Spud, hungry after a hard day’s rolling about in the dirt.
Filling in the pivot wheel ruts with gravel.
Groundnut harvest time.
A few weeks back I read this post written by Anna at The Wandering Introvert and it got me thinking; this would not only be a good writing exercise but also an excellent prompt for a Throwback Thursday post.
Anna’s method goes like this:
“Set a timer for some amount of time, and, without stopping, compose a series of sentences that begin with the phrase “I remember.” If you get stuck, just write the prompt over and over again until something else comes out.”
I set my clock for 10 minutes, then added a few more for touching up and uploading pictures.
I remember one time when I burned my hand on hot coals while playing outside by the wood boiler – I tried to hide the blister from Mum because she’d told me not to go there, but somehow she found out. I remember being relieved (and surprised) because she didn’t get cross and instead gave me a hug and placed a soft kiss on my hand.
I also remember Mum being very cross with me for cutting my doll’s hair.
I remember going with Dad to look for tadpoles in the stream at the end of our garden. Dad kept a thermometer there in the water, I can’t remember why he wanted to record the temperature but I do remember the water was always very cold! I remember that he had to make a cage for the thermometer out of bamboo sticks to keep the otters from destroying it. I remember that we often saw otters there. I remember years later watching a film called Ring of Bright Water, which was about an otter. Thinking about that story still brings tears to my eyes.
I remember my first day at school. I wasn’t really afraid until I saw that Mum was crying and trying not to let me see and then I became scared. I remember one day doing something really bad in class – I think I deliberately coloured outside the lines and made a mess of my drawing – and had to sit in the corner with my back to the other children. I remember the shame I felt and I remember worrying that the teacher would tell my parents. She didn’t tell them, but I did. I think they pretended to be cross.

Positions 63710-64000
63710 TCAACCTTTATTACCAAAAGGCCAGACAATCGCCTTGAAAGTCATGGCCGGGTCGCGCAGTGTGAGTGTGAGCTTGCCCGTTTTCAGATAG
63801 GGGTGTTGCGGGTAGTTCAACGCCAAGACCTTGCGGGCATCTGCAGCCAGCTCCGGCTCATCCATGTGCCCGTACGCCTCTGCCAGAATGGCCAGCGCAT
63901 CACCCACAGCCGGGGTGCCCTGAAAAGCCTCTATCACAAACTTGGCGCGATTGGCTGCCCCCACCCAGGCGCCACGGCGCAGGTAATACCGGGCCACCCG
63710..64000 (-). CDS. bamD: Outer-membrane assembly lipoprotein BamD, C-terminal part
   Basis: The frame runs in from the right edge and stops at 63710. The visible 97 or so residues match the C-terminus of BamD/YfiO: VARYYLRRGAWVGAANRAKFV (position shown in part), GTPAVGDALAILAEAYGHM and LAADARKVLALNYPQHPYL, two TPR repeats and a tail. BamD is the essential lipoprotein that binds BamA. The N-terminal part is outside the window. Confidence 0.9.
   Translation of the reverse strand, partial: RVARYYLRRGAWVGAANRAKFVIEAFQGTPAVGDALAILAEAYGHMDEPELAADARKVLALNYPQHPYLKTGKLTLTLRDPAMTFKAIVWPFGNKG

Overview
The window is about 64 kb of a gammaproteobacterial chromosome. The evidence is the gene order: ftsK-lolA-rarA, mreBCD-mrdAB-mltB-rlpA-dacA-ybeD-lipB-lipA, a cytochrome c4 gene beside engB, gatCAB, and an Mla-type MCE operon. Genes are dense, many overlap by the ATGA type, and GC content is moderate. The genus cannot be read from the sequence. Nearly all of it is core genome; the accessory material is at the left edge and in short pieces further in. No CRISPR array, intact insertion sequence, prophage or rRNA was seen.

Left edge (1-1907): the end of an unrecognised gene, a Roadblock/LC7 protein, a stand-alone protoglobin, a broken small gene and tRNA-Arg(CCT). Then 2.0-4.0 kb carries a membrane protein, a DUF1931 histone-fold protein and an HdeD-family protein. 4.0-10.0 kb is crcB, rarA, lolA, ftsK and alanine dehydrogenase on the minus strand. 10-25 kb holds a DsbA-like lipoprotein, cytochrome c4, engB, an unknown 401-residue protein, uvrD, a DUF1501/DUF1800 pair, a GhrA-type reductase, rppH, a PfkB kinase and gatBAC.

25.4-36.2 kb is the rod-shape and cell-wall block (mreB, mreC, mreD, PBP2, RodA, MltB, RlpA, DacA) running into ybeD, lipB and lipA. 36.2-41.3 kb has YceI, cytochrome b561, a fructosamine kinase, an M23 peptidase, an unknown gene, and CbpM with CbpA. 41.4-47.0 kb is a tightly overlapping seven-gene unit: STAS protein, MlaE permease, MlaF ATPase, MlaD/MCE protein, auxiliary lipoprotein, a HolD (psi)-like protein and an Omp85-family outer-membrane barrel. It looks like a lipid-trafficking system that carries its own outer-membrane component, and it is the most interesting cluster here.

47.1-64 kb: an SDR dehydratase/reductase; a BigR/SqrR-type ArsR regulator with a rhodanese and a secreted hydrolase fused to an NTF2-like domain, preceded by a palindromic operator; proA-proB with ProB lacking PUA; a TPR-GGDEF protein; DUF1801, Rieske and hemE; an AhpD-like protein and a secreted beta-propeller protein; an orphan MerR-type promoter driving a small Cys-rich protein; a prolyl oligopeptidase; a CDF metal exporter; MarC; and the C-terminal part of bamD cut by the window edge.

I remember watching films every Friday night at the open-air cinema (we called it the bi-scope). There were short breaks each time the reel had to be changed and a longer one at half-time, when we would buy a coke and a packet of crisps for 10 cents. Before they paved the area, us kids used to sit on the sand at the front while our parents sat in plastic ribbed seats behind us. I remember some nights, if it was an age-restricted film, I would sleep in that little hole at the very back of my parents’ VW Beetle with Owen, our Welsh Border Collie, to keep me company. I remember one night he stole a cheese and onion crisp out of my hand – it was the biggest crisp I had ever seen.
I remember the first dog I ever owned. Sometimes, after bathing her, I would dye her white coat with food dye. Her name was Fifi. I remember the sound of screeching tyres on the road in front of our house and how devastated I was when I learned that she had been knocked down by a passing car and that I would never see her again.
We recently spent a (very short) week in Cape Town. Tucked away in a side street in Muizenberg we found Oroboros Tapas Bar and after one visit it became our ‘local’.
Most evenings we would sit at a table on the pavement, testing every brand of craft beer on the menu and watching the World go by.
I love that Muizenberg is a dog-friendly place and at most places you go to you will see people walking around with their four-legged friends, some even stopping by in a restaurant or cafe for a bite to eat and a drink.
To see more pictures of wooden benches visit Travel Worlds.
Piet usually takes the big dogs with him when he goes around the lands every morning. They run in front of the bakkie, occasionally darting off after smells into the long grass on the edge of the fields. Sometimes they come back with an unfortunate field mouse hanging from their smiling, panting jaws.
Yesterday we had to be in town early to collect a parcel at the bus stop, so the dogs missed out. By evening they were stir crazy, agitating for something to do, for some excitement and fun. So I grabbed my camera and took them for a walk.
Although they have very different personalities the black sisters tend to do things together – here it looked like they were marching, their legs moving in perfect unison as they trotted towards the two tanks (and the water!) up ahead.
The dogs suddenly caught the scent of a field mouse, right in the middle of the groundnut field and then the fun began! Pouncing like foxes they snorted and yapped and dug, their tails waging above the plants like flags. Tikkie was in there too but he is short and I lost sight of him – although I could hear his excited barks and growls.
When we got back home and I showed my photos to Piet we got into (a little bit of) trouble – Piet doesn’t allow the dogs to dig for mice in the fields because they cause too much damage and he said they should have known better.
However, the look of delight on Spud’s face made it worth while.